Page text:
Dogs with kennel cough may also experience a mild fever (any temperature above 102.5 degrees Fahrenheit is a warning sign), so take your dog’s temperature to spot the illness early. Lethargy is another symptom — if your dog seems tired or listless, this may be a sign that something is wrong. Call your vet if you’re worried your dog has kennel cough.

Kennel Cough Treatments

In more serious cases, veterinary attention may be required, especially if the illness persists for more than three to five days. A vet may prescribe either cough suppressants or antibiotics to help a dog fight off the infection.

Home Remedies for Kennel Cough

In mild cases, kennel cough will often go away on its own. But your dog will need lots of TLC. Keeping them supplied with clean, fresh water and maintaining a nutritious diet is vital for their healing process. If your dog is struggling to eat dry food (it may be uncomfortable for them with a sore, itchy throat), try soaking their dry food in warm water for a couple of hours to soften it up. Finally, keeping your dog warm and dry and providing them with support and company while they get better are all good ways to get them on the road to recovery.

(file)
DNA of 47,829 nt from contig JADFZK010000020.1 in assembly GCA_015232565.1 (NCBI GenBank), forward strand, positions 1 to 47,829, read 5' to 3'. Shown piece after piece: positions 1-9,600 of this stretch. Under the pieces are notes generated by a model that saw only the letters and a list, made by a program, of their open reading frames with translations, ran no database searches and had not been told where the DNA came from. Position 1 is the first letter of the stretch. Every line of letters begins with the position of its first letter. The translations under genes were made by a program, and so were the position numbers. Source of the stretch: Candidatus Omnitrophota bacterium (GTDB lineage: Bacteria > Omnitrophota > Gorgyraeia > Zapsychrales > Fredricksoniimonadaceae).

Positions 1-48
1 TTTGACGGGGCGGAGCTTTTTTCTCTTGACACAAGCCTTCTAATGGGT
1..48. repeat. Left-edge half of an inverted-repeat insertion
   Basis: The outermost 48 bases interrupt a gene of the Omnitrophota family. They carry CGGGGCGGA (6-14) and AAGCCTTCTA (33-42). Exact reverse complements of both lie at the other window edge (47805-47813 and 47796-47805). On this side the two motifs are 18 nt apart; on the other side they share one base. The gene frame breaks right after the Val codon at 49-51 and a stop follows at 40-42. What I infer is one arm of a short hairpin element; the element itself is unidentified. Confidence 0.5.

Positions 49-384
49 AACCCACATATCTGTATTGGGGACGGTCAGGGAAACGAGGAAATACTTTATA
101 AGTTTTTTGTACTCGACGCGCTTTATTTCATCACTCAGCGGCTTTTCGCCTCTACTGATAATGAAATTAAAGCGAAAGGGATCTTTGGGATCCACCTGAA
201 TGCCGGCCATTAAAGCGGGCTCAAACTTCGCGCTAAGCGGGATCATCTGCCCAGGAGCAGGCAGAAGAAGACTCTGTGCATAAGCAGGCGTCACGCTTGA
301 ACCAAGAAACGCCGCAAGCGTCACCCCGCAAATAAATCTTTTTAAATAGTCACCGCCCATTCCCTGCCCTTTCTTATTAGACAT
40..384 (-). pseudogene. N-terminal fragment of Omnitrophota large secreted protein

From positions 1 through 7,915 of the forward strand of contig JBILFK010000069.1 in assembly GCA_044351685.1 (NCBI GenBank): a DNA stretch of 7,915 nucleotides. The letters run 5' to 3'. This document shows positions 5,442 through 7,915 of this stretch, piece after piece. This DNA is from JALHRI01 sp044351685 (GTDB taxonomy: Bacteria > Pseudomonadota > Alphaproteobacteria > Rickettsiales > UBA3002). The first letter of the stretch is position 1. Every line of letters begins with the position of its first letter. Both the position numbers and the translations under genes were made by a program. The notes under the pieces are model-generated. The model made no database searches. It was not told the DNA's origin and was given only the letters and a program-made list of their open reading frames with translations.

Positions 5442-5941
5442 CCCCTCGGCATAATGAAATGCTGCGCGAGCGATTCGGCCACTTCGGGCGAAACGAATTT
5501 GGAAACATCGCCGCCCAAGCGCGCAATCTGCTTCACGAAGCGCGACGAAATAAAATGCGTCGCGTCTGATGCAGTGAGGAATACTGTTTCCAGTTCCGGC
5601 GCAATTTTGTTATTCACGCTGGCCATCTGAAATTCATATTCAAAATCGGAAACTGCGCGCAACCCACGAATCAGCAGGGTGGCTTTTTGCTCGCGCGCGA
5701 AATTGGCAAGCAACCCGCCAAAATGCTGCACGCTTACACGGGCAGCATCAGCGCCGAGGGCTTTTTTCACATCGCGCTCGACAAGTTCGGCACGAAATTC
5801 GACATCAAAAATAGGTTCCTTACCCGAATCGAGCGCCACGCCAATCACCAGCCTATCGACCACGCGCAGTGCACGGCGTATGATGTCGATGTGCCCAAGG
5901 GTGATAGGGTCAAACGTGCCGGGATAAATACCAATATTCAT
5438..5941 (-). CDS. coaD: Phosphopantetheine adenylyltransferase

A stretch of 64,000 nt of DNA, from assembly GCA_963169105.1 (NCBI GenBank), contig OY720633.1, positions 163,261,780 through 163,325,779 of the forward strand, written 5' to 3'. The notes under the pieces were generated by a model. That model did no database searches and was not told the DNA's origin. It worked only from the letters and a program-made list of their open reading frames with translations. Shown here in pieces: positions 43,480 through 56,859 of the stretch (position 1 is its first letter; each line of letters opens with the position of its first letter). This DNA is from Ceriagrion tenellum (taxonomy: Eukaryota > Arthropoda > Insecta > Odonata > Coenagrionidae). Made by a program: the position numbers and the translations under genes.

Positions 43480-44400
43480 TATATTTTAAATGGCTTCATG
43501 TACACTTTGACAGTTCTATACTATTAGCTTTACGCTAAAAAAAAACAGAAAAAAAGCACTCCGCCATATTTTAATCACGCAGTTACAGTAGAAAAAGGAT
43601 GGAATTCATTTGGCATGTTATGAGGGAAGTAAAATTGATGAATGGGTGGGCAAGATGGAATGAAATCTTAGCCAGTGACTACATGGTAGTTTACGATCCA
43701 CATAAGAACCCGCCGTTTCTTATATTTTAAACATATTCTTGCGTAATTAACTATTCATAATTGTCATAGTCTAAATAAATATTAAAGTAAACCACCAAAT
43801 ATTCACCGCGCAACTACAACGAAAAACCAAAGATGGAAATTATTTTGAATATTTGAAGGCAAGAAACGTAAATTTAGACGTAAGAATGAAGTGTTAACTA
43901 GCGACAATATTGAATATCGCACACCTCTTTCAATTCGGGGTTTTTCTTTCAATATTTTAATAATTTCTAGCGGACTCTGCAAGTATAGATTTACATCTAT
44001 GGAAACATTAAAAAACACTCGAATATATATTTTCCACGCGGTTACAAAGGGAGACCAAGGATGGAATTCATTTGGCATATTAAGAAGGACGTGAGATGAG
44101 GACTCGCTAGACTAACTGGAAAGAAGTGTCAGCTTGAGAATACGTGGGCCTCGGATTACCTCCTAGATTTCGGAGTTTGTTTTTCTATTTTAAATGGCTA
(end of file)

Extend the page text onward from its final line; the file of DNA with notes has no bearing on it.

Because kennel cough is highly contagious, if your dog has symptoms, keep them at home and away from other dogs. They should stay at home for at least seven days after they have stopped coughing to make sure they don’t infect other dogs.

How Can Kennel Cough Be Prevented?

Getting your dog vaccinated is the best way to prevent them from contracting kennel cough. Vaccination does not offer total protection against the disease, but it can give them the best possible chance of avoiding infection. The bordetella vaccine helps guard against the top three causes of kennel cough and can be administered once a puppy is six to eight weeks old.

This vaccine can come in a variety of forms, including intranasal drops, oral liquid, or an injection. Depending on the type of vaccine that is administered, your dog may need to get a booster between two and four weeks after the first dose. Because of the complicated nature of the illness, keeping your dog up-to-date with all of their vaccines is the safest option.

Although getting puppies vaccinated as soon as possible is best, it’s never too late to get your dog vaccinated. In fact, it’s important that older dogs are vaccinated for kennel cough. Geriatric canines tend to have weaker immune systems, putting them at greater risk of illness. Many boarding facilities and groomers will not accept dogs unless they are vaccinated, so be sure to stay up-to-date on your dog’s vaccinations.

It takes around three weeks for immunity to kick in after the vaccine; keep this in mind if you’re planning a vacation or trip to the groomer.

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Shawna-Garner

Dr. Shawna Garner, DVM

Dr. Shawna Garner, DVM is the lead vet Albright Veterinary Services. She is driven by a powerful desire to improve the relationship between our furry family members and their two-legged counterparts.